That number exceeds the maximum number of lashes that are specified under the law for the consumption of alcohol, according to IHRM. The same report adds that regardless of the severe penalties associated with them, such activities are commonplace in the Islamic Republic. This fact was recently conveyed to Western audiences in the form of a new play that emerged from a risky visit to Iran by Nadia Fall, the artistic director for the Stratford East Theater in the United Kingdom.
Fall sought to meet people from Iran in order to “make a story based on the testimonials of how people live their everyday lives,” and she has described the resulting play, Welcome to Iran, as revealing “an unexpected world of raves, raids and illicit love.” In an interview with the Evening Standard on Tuesday, the playwright said of the wealth of underground subcultures in the Islamic Republic, the activities that appeal to young people “aren’t just going to stop because it’s illegal.”
But Fall also underscored that such things necessarily remain virtually invisible, as a play like hers could never be performed in Iran amidst the climate of heavy censorship. That, too, has intensified in recent years, with authorities cracking down not just on public protests and stories that portray a defiant and largely secular youth culture, but also on any activities and expressions that are deemed to fall short of the regime’s standards of Islamic behavior.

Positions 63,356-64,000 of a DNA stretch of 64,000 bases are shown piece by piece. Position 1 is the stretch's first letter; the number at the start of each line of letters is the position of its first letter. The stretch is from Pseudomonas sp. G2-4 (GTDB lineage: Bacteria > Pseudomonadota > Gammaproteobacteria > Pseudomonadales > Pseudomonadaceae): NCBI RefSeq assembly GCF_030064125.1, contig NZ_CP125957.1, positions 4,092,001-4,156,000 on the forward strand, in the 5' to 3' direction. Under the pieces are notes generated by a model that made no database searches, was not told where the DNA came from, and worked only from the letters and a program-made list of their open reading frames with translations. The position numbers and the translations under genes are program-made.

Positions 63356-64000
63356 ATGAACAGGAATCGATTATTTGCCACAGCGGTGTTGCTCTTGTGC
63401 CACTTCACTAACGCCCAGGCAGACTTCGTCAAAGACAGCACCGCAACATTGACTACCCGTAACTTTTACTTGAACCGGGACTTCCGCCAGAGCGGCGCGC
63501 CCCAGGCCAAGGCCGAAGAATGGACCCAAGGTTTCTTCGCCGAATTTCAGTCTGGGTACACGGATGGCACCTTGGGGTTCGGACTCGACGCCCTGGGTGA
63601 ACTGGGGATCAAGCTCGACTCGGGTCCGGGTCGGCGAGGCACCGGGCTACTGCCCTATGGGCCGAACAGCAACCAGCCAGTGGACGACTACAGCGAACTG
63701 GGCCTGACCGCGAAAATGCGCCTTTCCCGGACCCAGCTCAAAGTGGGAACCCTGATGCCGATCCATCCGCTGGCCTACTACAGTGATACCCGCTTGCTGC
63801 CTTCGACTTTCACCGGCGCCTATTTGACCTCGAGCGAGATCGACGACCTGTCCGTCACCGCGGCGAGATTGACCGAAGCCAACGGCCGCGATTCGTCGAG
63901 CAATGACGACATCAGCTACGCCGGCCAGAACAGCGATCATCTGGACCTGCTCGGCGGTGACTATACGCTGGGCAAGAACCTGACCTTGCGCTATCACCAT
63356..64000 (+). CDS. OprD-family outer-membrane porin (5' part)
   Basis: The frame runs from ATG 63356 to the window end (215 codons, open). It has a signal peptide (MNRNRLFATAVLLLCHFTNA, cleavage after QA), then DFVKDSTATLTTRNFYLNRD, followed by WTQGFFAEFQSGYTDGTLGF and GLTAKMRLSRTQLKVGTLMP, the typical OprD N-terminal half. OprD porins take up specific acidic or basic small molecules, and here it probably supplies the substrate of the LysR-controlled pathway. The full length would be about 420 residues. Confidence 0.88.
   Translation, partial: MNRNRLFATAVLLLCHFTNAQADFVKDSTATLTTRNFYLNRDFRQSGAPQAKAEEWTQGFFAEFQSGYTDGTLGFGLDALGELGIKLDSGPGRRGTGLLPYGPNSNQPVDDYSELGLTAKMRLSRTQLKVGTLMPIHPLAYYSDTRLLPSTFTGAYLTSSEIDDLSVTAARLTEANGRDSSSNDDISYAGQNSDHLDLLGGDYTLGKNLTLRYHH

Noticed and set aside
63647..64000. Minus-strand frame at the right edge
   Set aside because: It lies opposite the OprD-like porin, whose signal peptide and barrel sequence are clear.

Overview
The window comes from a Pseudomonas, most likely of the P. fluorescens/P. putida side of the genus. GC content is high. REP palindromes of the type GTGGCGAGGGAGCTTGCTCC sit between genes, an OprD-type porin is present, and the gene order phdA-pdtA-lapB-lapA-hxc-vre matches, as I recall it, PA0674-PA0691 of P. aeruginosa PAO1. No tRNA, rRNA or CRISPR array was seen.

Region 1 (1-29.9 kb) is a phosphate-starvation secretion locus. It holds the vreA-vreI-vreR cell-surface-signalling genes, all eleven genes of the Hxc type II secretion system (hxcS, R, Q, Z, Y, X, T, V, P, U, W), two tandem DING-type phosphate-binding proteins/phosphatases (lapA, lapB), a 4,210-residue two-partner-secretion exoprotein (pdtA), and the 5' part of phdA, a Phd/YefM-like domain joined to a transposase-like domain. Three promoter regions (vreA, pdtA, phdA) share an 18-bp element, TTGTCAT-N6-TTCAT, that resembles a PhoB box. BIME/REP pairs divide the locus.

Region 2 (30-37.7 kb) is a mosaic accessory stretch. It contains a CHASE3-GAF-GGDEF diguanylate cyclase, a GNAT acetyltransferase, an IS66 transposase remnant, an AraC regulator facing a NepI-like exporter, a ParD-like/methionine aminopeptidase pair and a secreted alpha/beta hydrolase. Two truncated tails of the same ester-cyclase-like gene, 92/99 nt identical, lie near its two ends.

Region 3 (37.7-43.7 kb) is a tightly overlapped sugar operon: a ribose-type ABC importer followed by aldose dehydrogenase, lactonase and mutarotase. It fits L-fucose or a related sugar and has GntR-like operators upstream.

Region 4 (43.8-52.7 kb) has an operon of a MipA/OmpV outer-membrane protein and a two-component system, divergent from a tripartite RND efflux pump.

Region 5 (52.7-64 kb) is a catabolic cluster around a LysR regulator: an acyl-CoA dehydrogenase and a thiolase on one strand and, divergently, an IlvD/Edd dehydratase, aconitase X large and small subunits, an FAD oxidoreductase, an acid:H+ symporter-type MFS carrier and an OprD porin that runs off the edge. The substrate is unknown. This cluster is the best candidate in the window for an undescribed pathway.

Music has been a particular battleground in this culture war being waged between the authorities and the ordinary population. And three recent reports by Iran Human Rights Monitor have called attention to persistence of both the regime’s assaults on musical expression and the public’s resistance to that repression.
Last week, the outlet highlighted the pending prosecution of Neghar Moazam, a woman whose only crime was singing publicly during a sightseeing tour in the historic village of Abyaneh. The report connected this incident to three other cases that were initiated this year, one of which involved a solo female vocal performance that lasted only “a few second.” And a separate report on Monday pointed out that female musicians had been banned from the stage without warning at a charity concert in Qazvin Province.